• LTV, on the other hand, is a broader metric that can be applied to a variety of things, including products, brands, or customer segments. 

It measures the total value of something over its entire lifetime, including any future earnings or cash flows. This makes it a valuable tool for businesses looking to estimate the long-term value of their investments and make strategic decisions about where to focus their resources.

Importance Of Customer Lifetime Value

Without doubts, Customer Lifetime Value (CLV) is an important metric for businesses of all sizes, as it helps them understand the long-term value of their customer relationship management. 

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Still wonder how it can benefit your business? Here are some of the key reasons why CLV is so important:

  1. Improve customer acquisition: By understanding the value of your existing customers, you can better target your marketing efforts and acquire new customers who are likely to be just as valuable over the long term.
  2. Enhance customer retention: Knowing the CLV can help you identify your most valuable customers and develop thorough retention strategies to keep them coming back.
  3. Increase revenue: By keeping your best clients around, you may boost your earnings per client and expand your clientele’s worth.
  4. Better decision-making: By focusing on the goods and services that bring in the most CLV, you can make more informed choices about how to best deploy your company’s resources.
  5. Improve profitability: CLV can help you decide how much to invest in client acquisition and retention, allowing you to maximize your profit margins over the long run.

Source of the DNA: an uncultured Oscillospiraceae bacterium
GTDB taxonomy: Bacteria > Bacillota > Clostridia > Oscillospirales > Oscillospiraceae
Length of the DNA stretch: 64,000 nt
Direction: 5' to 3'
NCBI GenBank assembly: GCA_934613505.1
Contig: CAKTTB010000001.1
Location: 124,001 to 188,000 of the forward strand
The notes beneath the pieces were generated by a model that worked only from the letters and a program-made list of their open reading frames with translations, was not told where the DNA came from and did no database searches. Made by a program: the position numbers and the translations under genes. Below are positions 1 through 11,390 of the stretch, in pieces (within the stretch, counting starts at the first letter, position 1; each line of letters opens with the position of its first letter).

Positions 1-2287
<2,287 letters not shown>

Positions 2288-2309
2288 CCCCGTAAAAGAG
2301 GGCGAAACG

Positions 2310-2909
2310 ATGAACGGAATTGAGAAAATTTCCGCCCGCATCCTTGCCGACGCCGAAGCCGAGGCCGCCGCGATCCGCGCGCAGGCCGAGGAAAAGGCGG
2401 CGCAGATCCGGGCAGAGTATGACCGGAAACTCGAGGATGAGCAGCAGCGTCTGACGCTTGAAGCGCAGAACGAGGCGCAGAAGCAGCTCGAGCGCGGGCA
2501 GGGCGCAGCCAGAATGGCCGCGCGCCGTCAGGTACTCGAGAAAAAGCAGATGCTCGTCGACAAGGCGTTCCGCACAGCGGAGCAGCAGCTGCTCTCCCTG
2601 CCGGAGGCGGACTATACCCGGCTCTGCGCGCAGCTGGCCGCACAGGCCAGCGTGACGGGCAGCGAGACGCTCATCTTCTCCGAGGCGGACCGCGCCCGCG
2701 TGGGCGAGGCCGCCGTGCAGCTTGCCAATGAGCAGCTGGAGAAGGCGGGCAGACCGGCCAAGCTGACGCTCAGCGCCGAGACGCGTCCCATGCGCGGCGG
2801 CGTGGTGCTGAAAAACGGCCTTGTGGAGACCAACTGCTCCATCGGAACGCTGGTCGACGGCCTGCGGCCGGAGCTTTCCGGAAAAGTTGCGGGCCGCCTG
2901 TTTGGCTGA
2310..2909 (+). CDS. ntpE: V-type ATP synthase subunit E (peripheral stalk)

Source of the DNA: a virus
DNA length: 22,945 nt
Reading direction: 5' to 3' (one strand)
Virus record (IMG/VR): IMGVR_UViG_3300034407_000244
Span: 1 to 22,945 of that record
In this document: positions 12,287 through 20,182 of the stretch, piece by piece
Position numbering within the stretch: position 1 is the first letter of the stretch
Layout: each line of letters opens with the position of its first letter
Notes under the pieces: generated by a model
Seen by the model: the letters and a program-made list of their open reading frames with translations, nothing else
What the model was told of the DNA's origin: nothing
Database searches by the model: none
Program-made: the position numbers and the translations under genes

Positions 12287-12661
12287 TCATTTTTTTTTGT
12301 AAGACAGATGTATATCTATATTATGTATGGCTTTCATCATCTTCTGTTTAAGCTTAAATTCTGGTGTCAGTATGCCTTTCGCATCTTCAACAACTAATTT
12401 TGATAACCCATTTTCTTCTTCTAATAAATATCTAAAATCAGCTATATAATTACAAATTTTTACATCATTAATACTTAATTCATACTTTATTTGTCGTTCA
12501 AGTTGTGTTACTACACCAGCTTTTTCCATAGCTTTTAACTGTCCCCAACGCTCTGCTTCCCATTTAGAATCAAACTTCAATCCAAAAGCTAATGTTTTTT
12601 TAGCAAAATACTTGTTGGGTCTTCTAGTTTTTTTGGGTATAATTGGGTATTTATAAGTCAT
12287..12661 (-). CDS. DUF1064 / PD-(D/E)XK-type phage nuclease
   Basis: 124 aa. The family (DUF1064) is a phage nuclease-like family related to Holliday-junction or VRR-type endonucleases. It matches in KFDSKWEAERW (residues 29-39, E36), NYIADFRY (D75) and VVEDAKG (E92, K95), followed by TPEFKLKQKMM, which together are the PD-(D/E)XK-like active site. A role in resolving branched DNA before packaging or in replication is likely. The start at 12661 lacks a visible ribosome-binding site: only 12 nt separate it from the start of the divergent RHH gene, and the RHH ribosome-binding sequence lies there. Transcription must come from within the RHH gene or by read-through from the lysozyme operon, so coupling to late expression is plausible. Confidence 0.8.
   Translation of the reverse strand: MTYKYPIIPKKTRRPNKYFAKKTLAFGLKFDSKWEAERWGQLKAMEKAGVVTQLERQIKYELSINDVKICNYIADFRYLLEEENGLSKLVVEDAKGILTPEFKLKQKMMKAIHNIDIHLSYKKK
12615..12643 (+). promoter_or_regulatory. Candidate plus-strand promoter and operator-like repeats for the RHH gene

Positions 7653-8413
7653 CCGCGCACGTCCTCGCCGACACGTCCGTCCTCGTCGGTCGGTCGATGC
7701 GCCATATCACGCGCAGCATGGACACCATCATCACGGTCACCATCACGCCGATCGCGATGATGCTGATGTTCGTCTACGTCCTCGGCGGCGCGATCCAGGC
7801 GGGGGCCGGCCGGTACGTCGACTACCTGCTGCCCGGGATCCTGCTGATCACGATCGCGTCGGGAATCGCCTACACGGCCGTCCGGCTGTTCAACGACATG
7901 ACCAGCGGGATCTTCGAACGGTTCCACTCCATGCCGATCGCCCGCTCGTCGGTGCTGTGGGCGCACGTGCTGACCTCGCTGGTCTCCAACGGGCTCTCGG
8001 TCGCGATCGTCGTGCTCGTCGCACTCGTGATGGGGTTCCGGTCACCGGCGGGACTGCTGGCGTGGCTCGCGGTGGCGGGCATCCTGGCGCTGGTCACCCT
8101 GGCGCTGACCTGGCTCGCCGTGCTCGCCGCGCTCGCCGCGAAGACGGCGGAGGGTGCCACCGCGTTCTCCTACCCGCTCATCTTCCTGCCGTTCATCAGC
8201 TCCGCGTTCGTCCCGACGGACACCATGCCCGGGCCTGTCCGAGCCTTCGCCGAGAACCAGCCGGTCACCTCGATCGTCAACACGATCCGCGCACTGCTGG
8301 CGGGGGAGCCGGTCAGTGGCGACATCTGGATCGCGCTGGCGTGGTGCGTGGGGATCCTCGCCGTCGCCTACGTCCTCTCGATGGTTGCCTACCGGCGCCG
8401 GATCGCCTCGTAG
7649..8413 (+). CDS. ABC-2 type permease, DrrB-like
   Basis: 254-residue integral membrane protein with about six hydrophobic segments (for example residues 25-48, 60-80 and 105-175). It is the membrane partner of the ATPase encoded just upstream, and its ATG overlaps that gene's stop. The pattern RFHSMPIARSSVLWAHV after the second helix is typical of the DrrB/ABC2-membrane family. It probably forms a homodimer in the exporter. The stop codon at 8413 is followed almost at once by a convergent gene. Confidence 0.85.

How to Calculate Customer Lifetime Value?

Manual method

Calculating customer lifetime value (CLV) involves several steps, but here’s a general customer lifetime value formula that you can use:

Formula to calculate customer lifetime value

Let’s break down each of these components:

  • Average Value of a Sale: This is the average amount of money that a customer spends per transaction. To calculate this, you can divide your total revenue by the number of transactions over a given period of time.
  • Number of Repeat Transactions: This is the number of times a customer is likely to buy from you over the course of their lifetime. To estimate this, you can look at historical data on customer retention rates or conduct surveys to ask customers how often they plan to buy from you in the future.
  • Average Retention Time: This is the average amount of time that a customer stays loyal to your business. To calculate this, you can look at historical data on customer retention rates or conduct surveys to ask customers how long they plan to keep buying from you.

Once you have these 3 pieces of information, you can plug them into the formula to calculate the CLV for each customer.

Using an app

Although manual methods can be somewhat okay if you do it right, they typically require a lot of time and effort to complete. This is especially true in today’s fast-paced world, where people are constantly on the go. Moreover, because of the difficulty and expense involved when the stores expand, the manual method may not be as accurate as it used to be, along with the ability to keep up in real-time. As a result, many apps have been created to serve various purposes and make our lives easier.